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Op-Ed: I hate being the 'Token Trans Girl'

"It’s excessive and suffocating, always being the center of attention because of our identity."
Nick Collins
Nick Collins opens up about the complexity of being a trans teen. Photo: Courtesy Nick Collins

I don’t like being the token trans girl.

It’s weird; being trans scares the teachers of Brookline High School. Not in a transphobic way — rather, my trans identity prevents them from expressing any sort of opposing opinion.

Ever feel like acing a test? A nice, round 100 percent to boost your grade? Do you identify as trans?

Easy solution: First, tell a teacher you’re trans. Next, write any semi-opinion-based piece for a school assignment. The teacher will be too afraid to go against the grain of absolute, unquestionable progressivism and “diversity.”

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Teachers don’t stop there, though. The classroom approach to pronouns—announcing them to the entire class on the first day of school—terrifies trans students. The trans identity is a fragile, vulnerable one, and to announce pronouns is intimidating and, in most cases, damaging. It’s hard to gauge students’ political and social views until at least a week into class. So, being forced to do something like that in front of the entire class is ridiculous.

Being ostracized, as we are, is almost as bad and damaging as blatant transphobia itself—it’s immoral. It’s tokenism—a concept the “liberal” members of Brookline despise but that we often find them absentmindedly furthering.

'What group would want to be listened to, recognized, and appreciated, solely based on their identity and not, necessarily, their personality?'

But transphobia is, especially in an environment like Brookline, often much more subtle than violence and outright disapproval. It’s instead characterized by reluctance and ignorance, and Brookline is plagued with it. Despite the sticker that sits on almost every door of every room at the school—“LGBTQ Safe Space”—it’s really not. Brookline reacts amicably to “the gays,” and that’s about it.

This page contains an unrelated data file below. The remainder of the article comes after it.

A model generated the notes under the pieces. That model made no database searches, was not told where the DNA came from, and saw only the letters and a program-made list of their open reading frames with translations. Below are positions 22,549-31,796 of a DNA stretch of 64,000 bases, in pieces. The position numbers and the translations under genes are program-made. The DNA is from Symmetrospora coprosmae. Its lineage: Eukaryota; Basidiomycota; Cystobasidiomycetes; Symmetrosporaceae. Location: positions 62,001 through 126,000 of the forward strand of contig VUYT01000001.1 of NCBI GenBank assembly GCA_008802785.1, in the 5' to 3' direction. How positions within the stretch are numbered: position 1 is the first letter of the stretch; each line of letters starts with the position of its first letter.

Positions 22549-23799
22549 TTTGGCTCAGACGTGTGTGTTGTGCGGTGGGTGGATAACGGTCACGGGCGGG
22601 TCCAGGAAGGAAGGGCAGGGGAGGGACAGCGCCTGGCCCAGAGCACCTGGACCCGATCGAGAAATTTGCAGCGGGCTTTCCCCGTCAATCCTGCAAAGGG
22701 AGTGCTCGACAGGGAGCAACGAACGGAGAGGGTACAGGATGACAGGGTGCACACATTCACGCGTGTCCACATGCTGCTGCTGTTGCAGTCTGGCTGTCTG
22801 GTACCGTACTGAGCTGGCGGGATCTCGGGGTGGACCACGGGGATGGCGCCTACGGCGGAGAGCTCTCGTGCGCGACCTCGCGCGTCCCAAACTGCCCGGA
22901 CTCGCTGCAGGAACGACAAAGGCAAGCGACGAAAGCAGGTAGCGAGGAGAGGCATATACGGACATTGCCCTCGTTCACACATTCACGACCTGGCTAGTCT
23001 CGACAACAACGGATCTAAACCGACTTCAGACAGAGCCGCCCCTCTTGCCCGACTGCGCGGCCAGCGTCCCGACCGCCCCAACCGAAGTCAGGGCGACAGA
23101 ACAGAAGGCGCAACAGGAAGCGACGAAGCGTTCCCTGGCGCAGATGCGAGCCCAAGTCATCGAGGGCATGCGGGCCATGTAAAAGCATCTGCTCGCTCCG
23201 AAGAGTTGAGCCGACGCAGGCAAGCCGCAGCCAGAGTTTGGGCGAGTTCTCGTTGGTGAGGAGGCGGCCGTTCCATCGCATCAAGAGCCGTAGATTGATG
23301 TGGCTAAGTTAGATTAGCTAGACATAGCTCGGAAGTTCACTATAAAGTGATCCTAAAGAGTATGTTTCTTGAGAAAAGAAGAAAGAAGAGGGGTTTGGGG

And, question: Where is the Brookline High School trans support group?

Answer: It doesn’t exist.

We really, seriously, need to step up our game.

You can’t tell many trans allies about your identity, either, though. They’ll nearly burst with excitement:

“Wow! That’s amazing! This is truly the best story I have ever heard, you [trans MTF, male-to-female, assigned-male-at-birth, senior at Brookline High School, 17 years old, b. 1999 Morristown, NJ].”

They love labels.

It’s excessive and suffocating, always being the center of attention because of our identity.

This isn’t what we fight and it isn’t what we fought for. Yes, we did fight for recognition—but the amount of common sense people lack is astonishing. What group would want to be listened to, recognized, and appreciated, solely based on their identity and not, necessarily, their personality?

Brookline High School wants to create an inclusive, safe environment, filled with diverse viewpoints? Here’s a suggestion: gender me correctly, first. Maybe then we can move away from ostracization—and eventual marginalization—and move towards that which the faux-progressives are convinced we already have.

When I tell people about this, the comments are usually something like this:

“This doesn’t make any sense. You want to be recognized but don’t want people to talk about it?”

“And where do you expect to find this? Brookline High is one of the most accepting communities in the country.”

My answer: the Boston Latin School.

The Oldest Public School in the Country doesn’t have any gender-neutral bathrooms. Nor does the school host any sort of official Queer recognition day. But the school is in almost every way more progressive than Brookline.

The school doesn’t survive on any kind of false pretense of diversity—nor does it desire more of it. Statistically, it actually pulls far more from different racial and socioeconomic demographics than Brookline does. But more importantly than that, the school treats other students’ gender and sexuality as a fact—not something at which they marvel.

When I visited their Gender Sexuality Alliance a few weeks ago, I was taken aback by how little they discussed their gender identities and sexualities. Besides the pronoun formalities at the beginning of the meeting, the members of the BLS GSA treated each other in such a way I had, frankly, never seen before: as human beings.

That’s what Brookline lacks and on which it, unfortunately, fails to set its sights now. No amount of “we are LGBTQ-friendly” statements will have as great an impact on the atmosphere and welcoming feeling at the school as simply changing our approach to accommodating the trans community.

Someday, in the most visceral, honest, personal way, I hope to be myself—not my identity.

Nick Collins is a senior at Brookline High School in Brookline, Massachusetts. She is a trans woman and she is involved in LGBTQ activism within her high school and community. She runs an LGBTQ podcast titled 'Dialog(ue),' which can be found at bhsdialogue.com. Send your op-eds to Letters@metro.us.